The U.S. Court of Appeals for the Third Circuit today upheld a temporary injunction against a school district that attempted to stop a fifth grader from distributing professionally developed invitations to a children's Christmas party sponsored by a local church.
In December of 2010, K.A. was a fifth grade student at Barrett Elementary Center in Pennsylvania. According to this young lady, she wanted the opportunity to share her religious faith with her fellow students. While students are normally allowed to distribute birthday party invitations, Valentine's, and other such material during instructional time, K.A. was informed by her teacher that her invitation to her church's Christmas party for children would need to be approved by the principal.
K.A's invitation was not a typical a elementary school invite though. It was a flyer printed by her church and stated the following...
Just for KIDS!
Friday, December 10th
Face Painting, Ping Pong,
Games, Prizes, Puppets, Music,
Snacks and more!
Admission and all activities are
BRING A FRIEND!
Following a review of the flyer, the principal informed the K.A.'s father that his daughter would not be able to distribute the invite. The father requested a written explanation for why his daughter had been denied the right to distribute the invitation. The school district, Pocono Mountain, provided the parent with a copy of Policy 913 which basically forbids commercial advertising in the school. Noncommercial material must "promote student interests primarily, rather than the special interests of any particular group."
The Third Circuit in analyzing this case, K.A. v. Pocono Mountain School District, framed the following questions:
This appeal presents the question of the extent to which Tinker applies in the elementary school context. In particular, this appeal raises the issue of whether the age-related developmental, disciplinary and educational concerns specific to elementary school students present the type of vital interests to school administration that render Tinker analysis inapplicable. This appeal also presents the question of whether forum analysis trumps Tinker when the elementary school student is distributing materials prepared by an outside organization.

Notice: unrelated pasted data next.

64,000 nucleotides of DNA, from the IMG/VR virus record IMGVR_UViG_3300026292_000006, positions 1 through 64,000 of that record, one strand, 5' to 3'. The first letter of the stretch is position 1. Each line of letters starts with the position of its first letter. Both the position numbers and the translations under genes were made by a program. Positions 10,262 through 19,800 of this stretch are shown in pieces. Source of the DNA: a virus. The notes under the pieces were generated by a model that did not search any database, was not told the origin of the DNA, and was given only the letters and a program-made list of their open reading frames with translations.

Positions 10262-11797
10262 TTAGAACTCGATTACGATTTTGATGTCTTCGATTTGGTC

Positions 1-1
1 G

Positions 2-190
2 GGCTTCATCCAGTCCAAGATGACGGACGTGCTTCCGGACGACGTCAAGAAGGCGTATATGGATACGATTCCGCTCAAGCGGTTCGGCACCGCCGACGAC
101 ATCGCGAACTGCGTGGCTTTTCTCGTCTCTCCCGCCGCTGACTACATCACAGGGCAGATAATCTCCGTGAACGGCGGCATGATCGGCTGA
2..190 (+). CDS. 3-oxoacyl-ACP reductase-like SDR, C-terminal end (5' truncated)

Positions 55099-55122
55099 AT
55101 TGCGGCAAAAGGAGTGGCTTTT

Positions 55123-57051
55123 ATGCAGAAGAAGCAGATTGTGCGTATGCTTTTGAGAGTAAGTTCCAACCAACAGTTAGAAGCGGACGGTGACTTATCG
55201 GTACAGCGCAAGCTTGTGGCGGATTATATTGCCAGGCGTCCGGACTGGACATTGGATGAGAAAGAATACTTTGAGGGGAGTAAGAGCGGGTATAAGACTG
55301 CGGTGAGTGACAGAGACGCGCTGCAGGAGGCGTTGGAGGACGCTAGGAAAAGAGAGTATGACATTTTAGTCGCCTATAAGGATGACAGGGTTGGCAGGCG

Tinker is the leading case in First Amendment expression within schools. Under the Tinker standard, schools may regulate speech which substantially disrupts or would substantially disrupt the school environment. The Third Circuit supported a 2011 decision in the Fifth Circuit which held that Tinker indeed applies in elementary schools.
The court rejected the argument of the school district's attorneys that this case should be analyzed differently because the invitation came from the church rather than the student herself. The court argued that earlier decisions supported the idea that it was insignificant where the speech originated. The court here relied on Walz v. Egg Harbor Township Board of Education. The court noted that in Walz, although the child distributing "Jesus [Loves] The Little Children" pencils was in pre-K and that Dana Walz, his mother, appeared to have driven her son's activity and the litigation, this did not change the analysis of the case.
Bear in mind that this is not the final decision in this case. Being granted a preliminary injunction, as happened here, means that the party is likely to prevail, not that it is guaranteed. In its conclusion discussing the preliminary injunction, the court states, "...the injunction does not harm the School District more than denying relief would harm K.A."
Thanks to How Appealing for bringing my attention to this story.